Pet Questions? Ask a Vet and Get Answers ASAP
Anti-inflammatories like prednisone and antihistamines should help to improve the itch and allergic response. If one antihistamine doesn't work then you try another. Benedryl doesn't always help all dogs and it must be given regularly and long term to provide good results. The recommended dosage of benedryl is 1mg per pound up to three times daily. If you have not tried hydroxyzine or chlorpheneramine then I would recommend giving them a whirl. These are great if they work, but if not you can try. Clemastine Fumarate (Tavist), and recently Zyrtec is being tried with amazing results. I would contact your veterinarian about a script for one of these medications. Also, dogs with nonresponsive symptoms have really shown improvement with a product called Atopica. Atopica is cyclosporin. This product targets specific cells in the immune system that creates an allergic response. Please visit this site for more information: http://www.us.atopica.com/. You can use atopica and an antihistamine combined to improve his allergic condition.
You and I both know that prednisone is a strong medication and the long term effects can be very damaging. When the allergies flare so severely this may be your only choice. And she can be can be weaned off of it to two or three times a week. If you can use this at the lowest dose possible to produce helpful results then the risk of side effects are also decreased.
Commonly an allergy to a component of the food dogs eat causes the symptoms that you are describing. If you find no results using antihistamines on a longer term basis or the allergies do not let up and you consider them to be more of a chronic year round issue a food trial may be in order. Multiple prescription diets on the market for exactly this scenario. IVD makes Duck and Potato and Venison and Potato just to name a couple. It is less likely for a dog to be allergic to these diets because they are not a common food and it is possible they have never had this particular meat protein. There are other allergy diets like L/A (limited antigen) and Hills Z/D. So, there are several foods you can try. You don't have to put a lot of work into it and they have been proven to give positive results. You just have to find the right one. A food trial will need to last for 8-12 weeks with no other treats except what is in the food. No treats, no table scraps, no mistakes to see if it is a food allergy that is the culprit.
Bathing is also very important. A twice weekly bath if you are up to it, once weekly otherwise to help and remove allergens from the coat and skin. This is best with inhalant allergies but also will help to soothe his irritated skin. I prefer Allerseb-T. It is also possible that she has developed a chronic infection on her feet/skin from the chewing. Bathing with a product called Malaseb from your veterinarian will cover all bases from a potential bacterial to fungal infection. There may be infection on the skin present called staph. Staph lives naturally on the body but can become overabundant when the skin is broken or irritated causing irritation antibiotics are usually needed. Consider adding omega three fatty acids to his diet as this will help improve his skin and coat. This is a great addition to a dogs diet when the skin has issues. It really sounds like she needs an antihistamine to help with the allergic response itself. I would recommend for tonight and until you can discuss these options with your veterinarian that you start the benedryl at a dose of 1mg per pound.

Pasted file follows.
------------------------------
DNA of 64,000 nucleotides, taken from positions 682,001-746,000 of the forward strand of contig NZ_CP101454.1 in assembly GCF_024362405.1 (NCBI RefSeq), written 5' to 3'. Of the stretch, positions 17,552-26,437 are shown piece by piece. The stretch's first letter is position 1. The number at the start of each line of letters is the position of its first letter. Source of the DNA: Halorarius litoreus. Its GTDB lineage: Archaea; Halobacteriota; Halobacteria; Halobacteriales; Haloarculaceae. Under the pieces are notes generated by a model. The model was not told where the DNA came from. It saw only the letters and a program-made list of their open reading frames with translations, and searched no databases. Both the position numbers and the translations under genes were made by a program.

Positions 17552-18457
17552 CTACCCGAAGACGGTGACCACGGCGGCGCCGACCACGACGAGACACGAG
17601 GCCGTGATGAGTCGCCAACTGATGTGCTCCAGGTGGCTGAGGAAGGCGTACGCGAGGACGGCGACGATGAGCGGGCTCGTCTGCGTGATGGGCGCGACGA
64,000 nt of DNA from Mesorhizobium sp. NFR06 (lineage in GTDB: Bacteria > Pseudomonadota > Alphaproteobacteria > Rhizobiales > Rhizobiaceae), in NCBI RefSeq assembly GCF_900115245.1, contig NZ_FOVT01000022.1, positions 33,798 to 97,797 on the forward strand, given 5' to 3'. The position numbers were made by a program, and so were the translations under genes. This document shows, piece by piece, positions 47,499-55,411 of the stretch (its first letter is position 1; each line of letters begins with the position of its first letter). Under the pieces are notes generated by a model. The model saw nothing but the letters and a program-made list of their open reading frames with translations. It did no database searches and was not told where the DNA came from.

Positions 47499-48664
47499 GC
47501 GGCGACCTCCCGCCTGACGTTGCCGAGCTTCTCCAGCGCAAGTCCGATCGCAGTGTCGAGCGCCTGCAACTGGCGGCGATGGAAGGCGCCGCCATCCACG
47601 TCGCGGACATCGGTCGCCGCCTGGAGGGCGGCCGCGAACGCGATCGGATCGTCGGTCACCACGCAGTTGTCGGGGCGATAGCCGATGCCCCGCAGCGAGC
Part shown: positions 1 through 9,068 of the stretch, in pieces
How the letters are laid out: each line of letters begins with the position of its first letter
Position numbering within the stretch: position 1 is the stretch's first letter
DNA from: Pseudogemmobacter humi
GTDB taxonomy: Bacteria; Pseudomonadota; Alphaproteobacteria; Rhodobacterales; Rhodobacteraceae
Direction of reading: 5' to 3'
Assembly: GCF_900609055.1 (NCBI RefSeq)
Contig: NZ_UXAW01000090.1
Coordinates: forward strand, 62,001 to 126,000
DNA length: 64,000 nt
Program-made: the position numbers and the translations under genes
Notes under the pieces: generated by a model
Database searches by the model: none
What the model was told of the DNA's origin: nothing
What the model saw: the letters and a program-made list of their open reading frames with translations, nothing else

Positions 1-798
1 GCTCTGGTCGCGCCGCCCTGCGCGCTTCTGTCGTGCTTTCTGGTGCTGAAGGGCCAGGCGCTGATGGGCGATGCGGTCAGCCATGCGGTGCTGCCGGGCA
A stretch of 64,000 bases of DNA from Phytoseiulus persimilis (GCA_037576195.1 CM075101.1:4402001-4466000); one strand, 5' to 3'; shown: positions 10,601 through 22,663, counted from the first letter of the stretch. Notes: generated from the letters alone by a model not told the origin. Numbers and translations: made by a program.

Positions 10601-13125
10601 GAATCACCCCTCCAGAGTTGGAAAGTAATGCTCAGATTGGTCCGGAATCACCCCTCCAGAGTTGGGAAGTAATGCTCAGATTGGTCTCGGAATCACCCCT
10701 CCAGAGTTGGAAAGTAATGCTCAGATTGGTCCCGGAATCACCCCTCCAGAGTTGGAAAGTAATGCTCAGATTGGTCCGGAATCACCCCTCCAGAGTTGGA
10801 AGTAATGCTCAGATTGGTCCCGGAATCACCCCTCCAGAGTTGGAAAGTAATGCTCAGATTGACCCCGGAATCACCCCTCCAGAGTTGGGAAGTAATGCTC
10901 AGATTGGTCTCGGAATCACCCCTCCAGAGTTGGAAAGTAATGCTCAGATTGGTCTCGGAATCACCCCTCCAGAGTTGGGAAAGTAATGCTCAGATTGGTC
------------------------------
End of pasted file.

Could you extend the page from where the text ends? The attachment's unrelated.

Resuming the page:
I want you to know that there are still options out there for you and your dog. It is going to take a lot of patience and persistence but it is there and it can help. You may not have 100 percent improvement but you can get close and with the way you both are suffering wouldn't 50% improvement feel pretty good right now?
Allergy testing may be a viable option in your case, but I would definitely consider a food trial first. With allergy testing your veterinarian can draw some blood and send it off to the lab where they will determine what she is sensitive too. With the results you will be able to tell what she needs to avoid and even have an idea when her allergies may start up again especially if the condition is only seasonal. A serum can actually be made to her specific needs and can be given just like in people to help desensitize her to her worst allergens.
I suspect her jitters are from a constant uncomfortable feeling on her skin. It may also be making her a bit grumpy to boot. Hopefully, getting her started on an antihistamine will calm things down abit so that she can be more comfortable.
Please if you have further questions feel free to write back.